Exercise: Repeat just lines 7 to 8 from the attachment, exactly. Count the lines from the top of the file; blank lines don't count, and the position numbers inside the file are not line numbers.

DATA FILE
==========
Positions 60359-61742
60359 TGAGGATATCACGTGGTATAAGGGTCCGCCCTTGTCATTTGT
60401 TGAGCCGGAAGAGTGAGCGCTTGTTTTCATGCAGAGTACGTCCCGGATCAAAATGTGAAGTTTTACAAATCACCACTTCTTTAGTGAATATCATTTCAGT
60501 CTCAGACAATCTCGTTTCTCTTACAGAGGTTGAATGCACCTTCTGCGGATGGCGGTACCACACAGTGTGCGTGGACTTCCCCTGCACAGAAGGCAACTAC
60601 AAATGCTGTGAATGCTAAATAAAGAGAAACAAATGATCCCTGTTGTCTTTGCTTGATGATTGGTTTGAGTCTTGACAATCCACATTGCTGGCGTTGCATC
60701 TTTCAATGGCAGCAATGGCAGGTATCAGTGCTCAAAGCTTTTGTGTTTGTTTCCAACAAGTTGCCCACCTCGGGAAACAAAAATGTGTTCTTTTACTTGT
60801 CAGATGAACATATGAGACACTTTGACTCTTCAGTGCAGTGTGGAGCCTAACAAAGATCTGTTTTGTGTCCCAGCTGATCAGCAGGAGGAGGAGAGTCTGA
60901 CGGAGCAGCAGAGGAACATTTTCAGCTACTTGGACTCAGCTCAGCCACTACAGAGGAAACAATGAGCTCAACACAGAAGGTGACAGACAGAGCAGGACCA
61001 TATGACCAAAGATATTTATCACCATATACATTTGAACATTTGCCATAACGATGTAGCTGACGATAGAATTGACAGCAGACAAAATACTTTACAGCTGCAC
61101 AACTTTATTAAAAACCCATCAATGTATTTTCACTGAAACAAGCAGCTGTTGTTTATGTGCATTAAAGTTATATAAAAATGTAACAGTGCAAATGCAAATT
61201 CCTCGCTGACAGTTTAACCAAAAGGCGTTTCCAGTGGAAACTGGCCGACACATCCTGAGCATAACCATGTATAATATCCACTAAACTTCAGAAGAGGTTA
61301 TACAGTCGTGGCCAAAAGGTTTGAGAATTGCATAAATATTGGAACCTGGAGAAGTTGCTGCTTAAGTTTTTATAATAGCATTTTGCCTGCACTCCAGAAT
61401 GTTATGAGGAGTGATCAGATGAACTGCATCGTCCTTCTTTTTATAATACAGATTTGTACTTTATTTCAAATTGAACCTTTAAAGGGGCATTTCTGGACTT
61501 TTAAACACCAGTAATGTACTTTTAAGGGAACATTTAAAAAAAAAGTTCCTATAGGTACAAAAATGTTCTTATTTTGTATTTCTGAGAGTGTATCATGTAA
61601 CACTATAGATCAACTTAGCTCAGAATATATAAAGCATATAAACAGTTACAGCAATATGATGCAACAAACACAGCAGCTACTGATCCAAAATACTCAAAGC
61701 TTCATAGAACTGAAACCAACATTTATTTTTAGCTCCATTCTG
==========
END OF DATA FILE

60801 CAGATGAACATATGAGACACTTTGACTCTTCAGTGCAGTGTGGAGCCTAACAAAGATCTGTTTTGTGTCCCAGCTGATCAGCAGGAGGAGGAGAGTCTGA
60901 CGGAGCAGCAGAGGAACATTTTCAGCTACTTGGACTCAGCTCAGCCACTACAGAGGAAACAATGAGCTCAACACAGAAGGTGACAGACAGAGCAGGACCA